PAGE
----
Sunday, January 30, 2011
David Kato, courageous campaigner for gay rights, was beaten to death in Uganda. Two years earlier, American evangelicals stoked hatred for gays in that country, where legislation may subject gays to the death penalty. The evangelicals deny a connection between their statements and the murder:
As the most outspoken gay rights advocate in Uganda, a country where homophobia is so severe that Parliament is considering a bill to execute gay people, Mr. Kato had received a stream of death threats, his friends said. A few months ago, a Ugandan newspaper ran an antigay diatribe with Mr. Kato’s picture on the front page under a banner urging, “Hang Them.”
On Wednesday afternoon, Mr. Kato was beaten to death with a hammer in his rough-and-tumble neighborhood. Police officials were quick to chalk up the motive to robbery, but members of the small and increasingly besieged gay community in Uganda suspect otherwise.
“David’s death is a result of the hatred planted in Uganda by U.S. evangelicals in 2009,” Val Kalende, the chairwoman of one of Uganda’s gay rights groups, said in a statement. “The Ugandan government and the so-called U.S. evangelicals must take responsibility for David’s blood.”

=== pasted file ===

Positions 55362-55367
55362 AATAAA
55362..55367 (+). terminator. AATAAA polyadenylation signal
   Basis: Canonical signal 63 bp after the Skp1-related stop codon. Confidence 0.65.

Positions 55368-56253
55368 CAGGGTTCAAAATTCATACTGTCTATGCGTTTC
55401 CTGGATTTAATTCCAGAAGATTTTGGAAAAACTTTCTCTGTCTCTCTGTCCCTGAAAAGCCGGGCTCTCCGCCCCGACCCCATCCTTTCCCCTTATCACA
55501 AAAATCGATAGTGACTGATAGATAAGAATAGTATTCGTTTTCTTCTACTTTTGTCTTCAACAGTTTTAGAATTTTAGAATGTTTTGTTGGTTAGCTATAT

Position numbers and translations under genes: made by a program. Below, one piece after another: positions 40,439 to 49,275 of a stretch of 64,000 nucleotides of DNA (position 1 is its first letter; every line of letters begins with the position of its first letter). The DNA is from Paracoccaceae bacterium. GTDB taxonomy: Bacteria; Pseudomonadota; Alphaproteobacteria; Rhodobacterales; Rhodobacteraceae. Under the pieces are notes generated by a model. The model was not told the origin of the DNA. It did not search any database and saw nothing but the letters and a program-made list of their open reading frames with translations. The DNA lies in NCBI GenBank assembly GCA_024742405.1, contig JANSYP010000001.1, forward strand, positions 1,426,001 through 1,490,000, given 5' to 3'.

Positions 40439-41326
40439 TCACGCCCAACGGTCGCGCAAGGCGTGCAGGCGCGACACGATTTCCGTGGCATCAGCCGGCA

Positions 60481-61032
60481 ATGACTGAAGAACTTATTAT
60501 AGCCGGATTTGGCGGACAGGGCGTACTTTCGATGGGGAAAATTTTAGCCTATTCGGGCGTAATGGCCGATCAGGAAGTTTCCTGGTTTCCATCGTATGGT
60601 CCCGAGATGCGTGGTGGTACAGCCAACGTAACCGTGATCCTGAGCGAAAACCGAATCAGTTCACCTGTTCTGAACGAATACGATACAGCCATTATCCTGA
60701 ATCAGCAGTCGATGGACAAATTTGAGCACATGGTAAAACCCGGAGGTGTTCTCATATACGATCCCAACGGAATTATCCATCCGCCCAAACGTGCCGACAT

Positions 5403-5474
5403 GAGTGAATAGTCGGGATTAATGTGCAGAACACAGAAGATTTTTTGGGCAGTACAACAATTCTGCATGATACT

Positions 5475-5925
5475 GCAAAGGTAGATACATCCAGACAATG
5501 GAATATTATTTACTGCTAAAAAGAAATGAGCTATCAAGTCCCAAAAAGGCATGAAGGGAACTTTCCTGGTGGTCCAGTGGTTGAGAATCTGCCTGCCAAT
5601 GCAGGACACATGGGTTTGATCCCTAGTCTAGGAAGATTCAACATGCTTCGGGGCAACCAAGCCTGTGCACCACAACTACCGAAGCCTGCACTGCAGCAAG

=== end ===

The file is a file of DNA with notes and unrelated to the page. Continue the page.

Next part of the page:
Ms. Kalende was referring to visits in March 2009 by a group of American evangelicals, who held rallies and workshops in Uganda discussing how to turn gay people straight, how gay men sodomized teenage boys and how “the gay movement is an evil institution” intended to “defeat the marriage-based society.”
The Americans involved said they had no intention of stoking a violent reaction. But the antigay bill was drafted shortly thereafter. Some of the Ugandan politicians and preachers who wrote it had attended those sessions and said that they had discussed the legislation with the Americans.